The current problems with violent youth crime have been well documented recently in the media. We must remember that these terrible acts only represent a tiny percentage of our young people, who generally strive towards achieving their full potential, and are very valued members of our great country.
But we cannot ignore that there have been a number of high profile incidences of murder and violent bashings where the offenders have been young people. This is a very disturbing trend. What is equally disturbing is the current government's lack of will to tackle the problem.
Simply raising the school leaving age will do nothing. These violent young offenders are not the students who attend school every day and do their best to get good grades. They are young people who have already slipped through the cracks of the educational system. Raising the school leaving age to eighteen will simply increase already worryingly large truancy statistics.
There are two things needed to address this problem.
First we need to take a proactive attitude to preventing young people from becoming youth offenders in the first place. This means we should find effective ways of keeping young people engaged in education and training.
This is what National's Youth Guarantee is all about. It provides quality alternatives to keep young people in education and moving towards meaningful employment.
Attempting to force young people to stay in school, when they obviously do not do well in that environment, has not, and will not work.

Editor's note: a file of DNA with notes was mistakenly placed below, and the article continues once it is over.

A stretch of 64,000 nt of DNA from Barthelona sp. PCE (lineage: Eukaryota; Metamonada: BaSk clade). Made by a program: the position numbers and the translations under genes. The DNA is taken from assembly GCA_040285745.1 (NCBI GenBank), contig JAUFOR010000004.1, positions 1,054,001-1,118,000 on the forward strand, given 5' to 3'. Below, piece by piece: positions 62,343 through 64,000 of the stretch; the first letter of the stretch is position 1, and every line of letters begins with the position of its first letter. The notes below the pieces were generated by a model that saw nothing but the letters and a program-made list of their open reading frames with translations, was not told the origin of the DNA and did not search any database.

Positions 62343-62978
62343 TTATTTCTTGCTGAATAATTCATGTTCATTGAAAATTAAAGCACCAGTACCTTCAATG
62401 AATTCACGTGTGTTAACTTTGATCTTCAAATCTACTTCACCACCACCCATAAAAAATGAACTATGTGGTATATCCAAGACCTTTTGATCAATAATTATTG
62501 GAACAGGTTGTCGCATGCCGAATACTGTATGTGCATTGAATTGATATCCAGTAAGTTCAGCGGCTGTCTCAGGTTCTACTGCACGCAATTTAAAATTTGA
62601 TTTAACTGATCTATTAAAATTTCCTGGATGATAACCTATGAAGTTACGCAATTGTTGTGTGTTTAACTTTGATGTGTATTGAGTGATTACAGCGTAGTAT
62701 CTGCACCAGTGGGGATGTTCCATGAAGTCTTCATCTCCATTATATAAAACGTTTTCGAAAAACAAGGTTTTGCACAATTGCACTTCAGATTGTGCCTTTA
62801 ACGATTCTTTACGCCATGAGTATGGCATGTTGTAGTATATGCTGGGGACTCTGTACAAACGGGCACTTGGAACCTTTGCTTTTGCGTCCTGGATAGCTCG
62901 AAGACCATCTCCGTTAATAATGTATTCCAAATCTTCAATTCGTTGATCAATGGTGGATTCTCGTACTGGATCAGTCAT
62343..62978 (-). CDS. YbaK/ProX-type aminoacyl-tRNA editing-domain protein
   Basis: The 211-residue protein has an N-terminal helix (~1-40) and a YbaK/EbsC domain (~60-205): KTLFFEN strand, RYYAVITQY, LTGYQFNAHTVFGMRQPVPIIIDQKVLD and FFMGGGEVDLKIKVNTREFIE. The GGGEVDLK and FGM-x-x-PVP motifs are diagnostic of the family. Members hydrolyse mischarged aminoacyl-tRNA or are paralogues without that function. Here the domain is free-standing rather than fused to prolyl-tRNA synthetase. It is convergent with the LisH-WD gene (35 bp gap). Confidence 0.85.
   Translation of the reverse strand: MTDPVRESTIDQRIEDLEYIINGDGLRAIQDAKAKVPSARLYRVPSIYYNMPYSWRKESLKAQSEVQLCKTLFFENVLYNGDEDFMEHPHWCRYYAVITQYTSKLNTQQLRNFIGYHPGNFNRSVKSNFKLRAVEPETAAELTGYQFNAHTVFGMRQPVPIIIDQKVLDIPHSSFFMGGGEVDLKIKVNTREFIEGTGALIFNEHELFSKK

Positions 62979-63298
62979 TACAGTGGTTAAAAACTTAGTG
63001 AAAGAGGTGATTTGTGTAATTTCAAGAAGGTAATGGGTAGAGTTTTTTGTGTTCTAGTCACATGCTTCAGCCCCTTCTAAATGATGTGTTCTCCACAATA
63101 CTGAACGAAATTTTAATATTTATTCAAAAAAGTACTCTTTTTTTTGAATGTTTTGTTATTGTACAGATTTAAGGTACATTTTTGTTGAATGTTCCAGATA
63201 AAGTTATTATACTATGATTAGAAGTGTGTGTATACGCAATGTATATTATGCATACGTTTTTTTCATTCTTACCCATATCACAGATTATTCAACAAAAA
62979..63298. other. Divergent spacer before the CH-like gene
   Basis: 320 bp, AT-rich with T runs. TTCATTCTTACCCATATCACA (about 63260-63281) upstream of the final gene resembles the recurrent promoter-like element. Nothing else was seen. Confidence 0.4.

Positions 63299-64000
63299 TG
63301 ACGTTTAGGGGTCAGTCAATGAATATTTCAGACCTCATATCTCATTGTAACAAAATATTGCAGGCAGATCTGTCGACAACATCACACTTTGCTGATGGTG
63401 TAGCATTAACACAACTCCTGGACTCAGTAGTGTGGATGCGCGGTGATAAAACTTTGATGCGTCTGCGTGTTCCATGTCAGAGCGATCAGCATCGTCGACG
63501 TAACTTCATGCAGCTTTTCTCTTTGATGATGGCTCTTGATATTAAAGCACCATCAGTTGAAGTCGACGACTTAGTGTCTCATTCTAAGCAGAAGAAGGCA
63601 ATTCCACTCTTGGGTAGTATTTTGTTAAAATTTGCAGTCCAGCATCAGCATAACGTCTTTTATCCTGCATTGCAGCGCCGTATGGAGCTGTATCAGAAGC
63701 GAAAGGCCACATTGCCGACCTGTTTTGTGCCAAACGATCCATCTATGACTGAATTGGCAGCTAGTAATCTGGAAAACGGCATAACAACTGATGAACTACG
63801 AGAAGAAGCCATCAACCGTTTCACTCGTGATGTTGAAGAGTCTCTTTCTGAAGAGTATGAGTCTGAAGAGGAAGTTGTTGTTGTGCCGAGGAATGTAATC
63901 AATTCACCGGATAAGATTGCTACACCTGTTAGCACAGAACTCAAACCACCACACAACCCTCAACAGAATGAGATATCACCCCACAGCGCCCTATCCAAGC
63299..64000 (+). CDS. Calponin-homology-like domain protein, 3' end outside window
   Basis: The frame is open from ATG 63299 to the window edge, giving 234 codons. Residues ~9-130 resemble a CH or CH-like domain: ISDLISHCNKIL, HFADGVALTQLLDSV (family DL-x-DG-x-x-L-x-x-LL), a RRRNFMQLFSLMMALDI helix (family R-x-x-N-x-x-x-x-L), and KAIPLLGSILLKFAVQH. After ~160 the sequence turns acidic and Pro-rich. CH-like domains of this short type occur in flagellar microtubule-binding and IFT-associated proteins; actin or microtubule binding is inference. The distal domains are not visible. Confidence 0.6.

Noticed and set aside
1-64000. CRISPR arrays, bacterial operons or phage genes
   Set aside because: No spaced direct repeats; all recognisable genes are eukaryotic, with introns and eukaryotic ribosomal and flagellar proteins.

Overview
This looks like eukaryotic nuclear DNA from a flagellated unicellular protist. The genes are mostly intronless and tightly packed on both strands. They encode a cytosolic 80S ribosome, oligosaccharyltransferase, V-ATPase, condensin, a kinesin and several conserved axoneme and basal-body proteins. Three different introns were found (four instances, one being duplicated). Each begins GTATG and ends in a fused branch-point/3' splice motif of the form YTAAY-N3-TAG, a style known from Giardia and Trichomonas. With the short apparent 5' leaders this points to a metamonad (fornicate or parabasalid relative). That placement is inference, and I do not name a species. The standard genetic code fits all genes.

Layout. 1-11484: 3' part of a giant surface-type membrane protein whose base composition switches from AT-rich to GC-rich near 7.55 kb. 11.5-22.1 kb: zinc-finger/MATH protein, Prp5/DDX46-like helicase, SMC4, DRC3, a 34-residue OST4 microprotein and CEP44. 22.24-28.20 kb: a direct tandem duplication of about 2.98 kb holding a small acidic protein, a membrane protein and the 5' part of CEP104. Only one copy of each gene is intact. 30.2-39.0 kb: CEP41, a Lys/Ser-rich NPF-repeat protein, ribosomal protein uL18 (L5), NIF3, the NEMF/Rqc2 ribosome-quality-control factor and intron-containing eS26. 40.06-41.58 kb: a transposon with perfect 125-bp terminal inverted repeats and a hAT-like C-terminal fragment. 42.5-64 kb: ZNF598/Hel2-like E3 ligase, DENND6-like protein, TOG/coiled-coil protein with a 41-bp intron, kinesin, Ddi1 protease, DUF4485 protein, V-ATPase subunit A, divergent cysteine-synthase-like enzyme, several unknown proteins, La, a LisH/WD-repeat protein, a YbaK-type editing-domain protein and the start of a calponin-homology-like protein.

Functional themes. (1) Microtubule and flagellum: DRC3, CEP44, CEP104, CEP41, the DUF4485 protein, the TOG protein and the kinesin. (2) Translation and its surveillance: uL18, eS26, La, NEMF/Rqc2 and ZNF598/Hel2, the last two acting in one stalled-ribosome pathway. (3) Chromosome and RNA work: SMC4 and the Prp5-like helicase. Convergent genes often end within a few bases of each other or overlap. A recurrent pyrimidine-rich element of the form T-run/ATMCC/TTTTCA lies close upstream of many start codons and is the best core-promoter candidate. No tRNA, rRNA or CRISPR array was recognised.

National's Youth Guarantee allows them to study at Polytechnics, Wananga's and other industry training organisations that suit their needs. This can include a combination of institutions.Â
Second we need a more effective range of tools to deal with young offenders.
This means we have to expand the powers of the Youth Court to more effectively deal with those who are committing serious offences.Â
This does not mean that we will simply lock them up and throw away the key.
We instead propose to increase the reach of the Youth Court to deal with younger offenders charged with serious crimes.
They will also be able to impose sentences that last for longer, which involve intensive mentoring and drug and alcohol rehabilitation in order to obtain a meaningful intervention that provides a real chance to prevent reoffending. These may also include the more helpful aspects of military training.
It is time for a change to meaningful policies that actually achieve results rather and help those young people before it's too late while effectively dealing with those who cross the line.
National Party Deputy Leader, MP for Southland/Clutha